Line the bottom of a 23 cm round tin (don´t grease the edges or it won´t rise!) and preheat the oven at 160 °C fan. Whisk egg whites, together with two tablespoons of the sugar, until stiff. Beat the egg yolks with the rest of the sugar and vanilla. Fold the egg yolks into the egg whites. Mix the flour, cocoa powder, baking powder and cornflour, sift and fold into the egg mixture.

Spoon into the tin and bake 25 to 30 minutes.

For the cherry filling

  • 350 g cherries in kirsch
  • 250 ml of the kirsch cherries juice
  • 30 g cornflour
  • 25 g sugar
  • 3 tbsp kirsch liquor

Drain the cherries. Mix the cornflour and sugar and add 4 tbsp of the drained kirsch juice to make a paste. Bring the rest of the kirsch cherry juice to boil, remove from the heat and slowly add the cornflour-sugar paste. Mix with a spoon until the paste starts to thicken, bring back to the heat, add the drained cherries and continue to mix with the spoon until properly thickened. Add a little bit of extra kirsch liquor now if you want it more intense. Remove from the heat and let cool down.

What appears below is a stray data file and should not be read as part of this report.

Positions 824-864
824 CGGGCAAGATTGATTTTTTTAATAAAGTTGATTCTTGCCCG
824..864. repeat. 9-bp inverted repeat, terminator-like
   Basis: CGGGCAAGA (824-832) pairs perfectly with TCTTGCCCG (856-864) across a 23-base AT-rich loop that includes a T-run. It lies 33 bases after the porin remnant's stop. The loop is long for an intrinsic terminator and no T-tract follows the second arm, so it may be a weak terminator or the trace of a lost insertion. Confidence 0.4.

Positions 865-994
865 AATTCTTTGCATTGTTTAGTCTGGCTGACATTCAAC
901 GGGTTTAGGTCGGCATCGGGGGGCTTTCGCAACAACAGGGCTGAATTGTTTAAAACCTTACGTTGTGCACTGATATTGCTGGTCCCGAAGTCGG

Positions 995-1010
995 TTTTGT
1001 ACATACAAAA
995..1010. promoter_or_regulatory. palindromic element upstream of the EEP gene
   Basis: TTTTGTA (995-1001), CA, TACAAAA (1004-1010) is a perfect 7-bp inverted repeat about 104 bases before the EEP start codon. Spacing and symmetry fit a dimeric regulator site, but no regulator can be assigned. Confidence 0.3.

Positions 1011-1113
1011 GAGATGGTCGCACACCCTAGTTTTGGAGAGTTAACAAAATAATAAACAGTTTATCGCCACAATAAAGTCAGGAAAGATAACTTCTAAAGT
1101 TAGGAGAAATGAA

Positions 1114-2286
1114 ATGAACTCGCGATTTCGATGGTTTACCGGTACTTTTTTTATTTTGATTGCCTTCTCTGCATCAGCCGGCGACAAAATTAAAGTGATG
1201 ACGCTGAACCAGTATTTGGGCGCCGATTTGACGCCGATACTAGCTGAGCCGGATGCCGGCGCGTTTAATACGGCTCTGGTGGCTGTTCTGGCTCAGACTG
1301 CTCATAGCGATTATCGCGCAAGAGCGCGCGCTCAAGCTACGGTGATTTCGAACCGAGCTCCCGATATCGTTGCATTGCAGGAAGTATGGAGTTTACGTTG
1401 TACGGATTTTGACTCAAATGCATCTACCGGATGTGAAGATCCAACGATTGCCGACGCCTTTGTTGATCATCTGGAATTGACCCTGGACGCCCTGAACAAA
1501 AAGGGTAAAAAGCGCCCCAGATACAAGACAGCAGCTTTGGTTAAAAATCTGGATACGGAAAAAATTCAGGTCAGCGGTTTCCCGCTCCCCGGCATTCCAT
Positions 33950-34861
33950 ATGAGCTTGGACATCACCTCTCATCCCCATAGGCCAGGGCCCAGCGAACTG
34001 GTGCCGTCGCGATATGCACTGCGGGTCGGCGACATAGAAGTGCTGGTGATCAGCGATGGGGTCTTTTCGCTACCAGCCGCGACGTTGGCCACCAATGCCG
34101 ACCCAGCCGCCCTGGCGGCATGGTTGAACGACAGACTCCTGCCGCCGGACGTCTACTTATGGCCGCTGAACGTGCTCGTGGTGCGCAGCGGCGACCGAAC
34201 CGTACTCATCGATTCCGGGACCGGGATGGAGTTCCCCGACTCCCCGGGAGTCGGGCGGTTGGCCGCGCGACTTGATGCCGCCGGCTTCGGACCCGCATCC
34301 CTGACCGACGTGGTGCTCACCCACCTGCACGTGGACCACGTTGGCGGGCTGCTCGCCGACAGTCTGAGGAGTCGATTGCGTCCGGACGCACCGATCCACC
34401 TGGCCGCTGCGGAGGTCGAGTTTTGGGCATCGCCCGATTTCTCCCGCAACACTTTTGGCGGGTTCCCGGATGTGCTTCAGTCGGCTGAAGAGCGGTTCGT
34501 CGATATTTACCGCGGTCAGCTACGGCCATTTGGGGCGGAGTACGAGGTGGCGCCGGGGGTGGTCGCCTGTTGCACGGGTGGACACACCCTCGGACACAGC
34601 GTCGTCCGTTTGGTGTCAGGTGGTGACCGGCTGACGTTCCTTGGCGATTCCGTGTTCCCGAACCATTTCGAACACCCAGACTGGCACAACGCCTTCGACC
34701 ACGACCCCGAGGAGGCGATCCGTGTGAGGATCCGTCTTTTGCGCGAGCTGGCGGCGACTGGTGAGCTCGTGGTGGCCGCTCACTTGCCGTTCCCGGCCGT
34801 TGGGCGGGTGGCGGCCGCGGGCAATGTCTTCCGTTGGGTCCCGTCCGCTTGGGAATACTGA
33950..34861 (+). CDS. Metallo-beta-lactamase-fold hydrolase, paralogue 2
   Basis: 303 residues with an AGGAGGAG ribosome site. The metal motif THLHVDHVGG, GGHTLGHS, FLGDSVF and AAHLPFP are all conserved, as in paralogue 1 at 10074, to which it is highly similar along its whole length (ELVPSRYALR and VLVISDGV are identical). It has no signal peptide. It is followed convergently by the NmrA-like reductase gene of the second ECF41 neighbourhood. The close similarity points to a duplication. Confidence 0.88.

Kirsch Cherries

For the cream filling

  • 800 g double cream
  • 40 g sugar
  • 10 g vanilla sugar (or a bit of vanilla extract…)

Mix all ingredients and whip the cream.

I was researching online which is the best method to get really stiff whipped cream, and apparently using a hand-held blender seems to be the answer… So that’s what I did, no gelatine or oder additives.

For decoration

  • Chocolate shavings
  • Glacé Cherries (I wanted to save every single one of the kirsch cherries for the filling…)
  • (Plus some of the cream above mentioned)

Once cold, cut the cake in 3 tiers and sprinkle some kirsch liquor over them. Add the cherry filling over the first tier, and then whipped cream. Place the second tier, spread more cream on top (no cherry this time, this cake is a cream-lover paradise!) and finish with the third tier. Cover the cake in cream and decorate with chocolate sprinkles and cherries.

Schwarzwälder Kirschtorte

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Guten Appetit!